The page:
Operation Bustard Hunt
The Germans intended to launch Operation Trappenjagd 8 May 1942. ("Trappenjagd" is a German compound noun meaning "bustard hunt".) Prior to the offensive, the Luftwaffe had succeeded in applying severe pressure to the Soviet supply lines. By late April food and other resources were virtually exhausted. Everything, including firewood had to be brought in by sea. The Stavka asked Stalin to consider the evacuation of the Kerch region. Stalin refused, and on 21 April ordered preparations for an offensive to retake the Crimea. On 6 May, he changed his mind and issued Order No. 170357, which ordered all forces to assume a defensive posture. He also refused to send more reinforcements. Mixed in with this order, was a limited offensive operation against German lines to improve the defenders' tactical positions. Instead of preparing for a defence against the impending German offensive, the Soviets were preparing for an attack.
For the defence of the peninsula, the Soviets had three armies; the 51st, protecting the north, had three rifle, two tank brigades and eight rifle divisions, while the 44th Army in the south had five rifle divisions and two tank brigades. The 47th Army, with four rifle and one cavalry division, was kept in reserve. Kozlov did not expect a major attack as he outnumbered the Germans two to one, Moreover, on the southern front, he had swampy terrain which made it an unfavourable place for offensive operations.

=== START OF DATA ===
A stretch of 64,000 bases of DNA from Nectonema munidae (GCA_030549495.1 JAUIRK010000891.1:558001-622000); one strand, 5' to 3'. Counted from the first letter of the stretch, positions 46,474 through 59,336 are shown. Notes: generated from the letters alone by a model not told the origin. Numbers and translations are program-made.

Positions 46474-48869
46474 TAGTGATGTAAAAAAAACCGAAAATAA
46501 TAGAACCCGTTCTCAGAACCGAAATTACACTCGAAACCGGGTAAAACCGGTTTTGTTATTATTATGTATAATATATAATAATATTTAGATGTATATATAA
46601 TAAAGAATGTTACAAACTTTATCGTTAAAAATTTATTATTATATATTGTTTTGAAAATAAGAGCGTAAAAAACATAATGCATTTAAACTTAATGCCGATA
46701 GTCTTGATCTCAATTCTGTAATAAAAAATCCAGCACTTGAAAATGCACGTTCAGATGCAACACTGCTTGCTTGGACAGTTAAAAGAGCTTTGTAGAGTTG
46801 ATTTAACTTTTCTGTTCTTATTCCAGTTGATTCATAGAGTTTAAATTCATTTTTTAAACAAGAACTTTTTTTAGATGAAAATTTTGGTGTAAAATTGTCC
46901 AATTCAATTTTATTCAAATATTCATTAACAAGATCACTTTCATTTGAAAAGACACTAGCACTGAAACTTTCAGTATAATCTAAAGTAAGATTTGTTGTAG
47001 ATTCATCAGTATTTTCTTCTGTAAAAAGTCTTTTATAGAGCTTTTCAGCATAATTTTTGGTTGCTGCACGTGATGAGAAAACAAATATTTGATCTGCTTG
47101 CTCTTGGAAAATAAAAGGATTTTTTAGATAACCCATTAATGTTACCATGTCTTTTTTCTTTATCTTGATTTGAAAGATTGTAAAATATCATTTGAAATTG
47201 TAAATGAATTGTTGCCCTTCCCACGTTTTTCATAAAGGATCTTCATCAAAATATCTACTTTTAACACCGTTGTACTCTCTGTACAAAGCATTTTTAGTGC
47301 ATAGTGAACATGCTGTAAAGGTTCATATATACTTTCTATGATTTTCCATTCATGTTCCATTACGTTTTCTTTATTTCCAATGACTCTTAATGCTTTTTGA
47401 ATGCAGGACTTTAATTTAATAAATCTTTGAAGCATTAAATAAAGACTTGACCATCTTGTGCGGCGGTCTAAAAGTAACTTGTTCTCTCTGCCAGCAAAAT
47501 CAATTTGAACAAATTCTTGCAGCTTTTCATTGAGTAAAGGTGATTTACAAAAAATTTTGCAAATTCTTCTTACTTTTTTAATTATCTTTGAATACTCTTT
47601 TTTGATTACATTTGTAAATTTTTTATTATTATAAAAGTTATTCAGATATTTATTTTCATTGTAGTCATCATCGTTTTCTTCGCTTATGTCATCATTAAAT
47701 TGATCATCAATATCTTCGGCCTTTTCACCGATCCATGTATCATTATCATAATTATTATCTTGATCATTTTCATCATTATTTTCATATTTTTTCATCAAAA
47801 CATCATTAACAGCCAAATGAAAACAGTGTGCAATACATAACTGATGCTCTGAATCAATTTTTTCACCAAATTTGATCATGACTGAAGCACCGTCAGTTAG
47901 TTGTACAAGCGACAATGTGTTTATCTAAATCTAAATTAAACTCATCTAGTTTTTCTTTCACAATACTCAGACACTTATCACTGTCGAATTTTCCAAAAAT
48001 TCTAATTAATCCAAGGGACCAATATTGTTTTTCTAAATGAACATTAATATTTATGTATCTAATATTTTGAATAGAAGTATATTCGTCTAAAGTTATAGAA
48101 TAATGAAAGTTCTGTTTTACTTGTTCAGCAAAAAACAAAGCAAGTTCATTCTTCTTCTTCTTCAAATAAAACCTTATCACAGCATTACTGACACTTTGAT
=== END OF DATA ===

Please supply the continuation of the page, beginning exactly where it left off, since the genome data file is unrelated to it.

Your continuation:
The German offensive had no option but to break through the Soviet lines head-on. To do this, it needed exceptionally strong air support. Fliegerkorps VIII under the command of Wolfram Freiherr von Richthofen was sent to support the assault. The unit was the best equipped close air support corps in the Luftwaffe. To bolster its strength, it was given the experienced KG 55 medium bomber wing.